Tens of thousands of protesters brought Dublin to a standstill Wednesday in a mass protest against Ireland’s planned new tax on household water supplies, the last major measure in the country’s six-year austerity drive.
Police estimated more than 30,000 people attended the main “Right2Water” rally in the square outside the office of Prime Minister Enda Kenny, where socialist and Irish nationalist politicians appealed from a makeshift stage for the public to boycott their water bills. “No way! We won’t pay!” the crowd chanted.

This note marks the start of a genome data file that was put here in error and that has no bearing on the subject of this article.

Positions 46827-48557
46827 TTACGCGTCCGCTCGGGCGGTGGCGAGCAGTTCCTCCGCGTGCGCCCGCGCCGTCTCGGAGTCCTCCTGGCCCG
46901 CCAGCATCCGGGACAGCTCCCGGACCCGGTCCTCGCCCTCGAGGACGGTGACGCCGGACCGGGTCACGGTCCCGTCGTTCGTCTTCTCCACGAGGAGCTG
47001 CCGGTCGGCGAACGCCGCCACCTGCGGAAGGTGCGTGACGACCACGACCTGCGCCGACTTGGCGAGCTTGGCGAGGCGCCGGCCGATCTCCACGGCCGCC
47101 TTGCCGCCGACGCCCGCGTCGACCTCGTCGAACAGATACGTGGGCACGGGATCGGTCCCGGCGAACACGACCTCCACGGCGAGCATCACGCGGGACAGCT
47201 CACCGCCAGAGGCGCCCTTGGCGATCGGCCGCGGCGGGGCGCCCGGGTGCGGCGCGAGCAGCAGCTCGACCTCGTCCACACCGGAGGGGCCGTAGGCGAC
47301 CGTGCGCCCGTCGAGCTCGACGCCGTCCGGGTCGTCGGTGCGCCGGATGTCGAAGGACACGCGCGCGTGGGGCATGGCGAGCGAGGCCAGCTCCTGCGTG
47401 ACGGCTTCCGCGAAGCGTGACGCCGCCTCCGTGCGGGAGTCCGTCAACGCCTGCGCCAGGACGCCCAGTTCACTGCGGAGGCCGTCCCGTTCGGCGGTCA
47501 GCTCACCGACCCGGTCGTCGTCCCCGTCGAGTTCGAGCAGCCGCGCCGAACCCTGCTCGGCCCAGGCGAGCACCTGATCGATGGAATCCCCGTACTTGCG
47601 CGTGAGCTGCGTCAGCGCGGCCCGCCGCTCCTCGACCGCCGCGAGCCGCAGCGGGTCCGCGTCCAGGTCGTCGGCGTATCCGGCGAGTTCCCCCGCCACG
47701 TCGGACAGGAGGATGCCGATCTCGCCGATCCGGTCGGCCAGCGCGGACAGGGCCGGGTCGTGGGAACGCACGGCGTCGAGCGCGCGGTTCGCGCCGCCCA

Ireland’s 3 1/2-year-old government is facing its greatest test since admitting it bungled the creation of a new nationwide utility, Irish Water. The initial deadline for households to register for the new charge came and went Oct. 1 with widespread refusals, and crowds have blocked Irish Water workers from installing meters in many working-class neighborhoods. The government, seeking to calm the air of rebellion, proposed smaller, more clearly defined water charges due to come into force Jan. 31.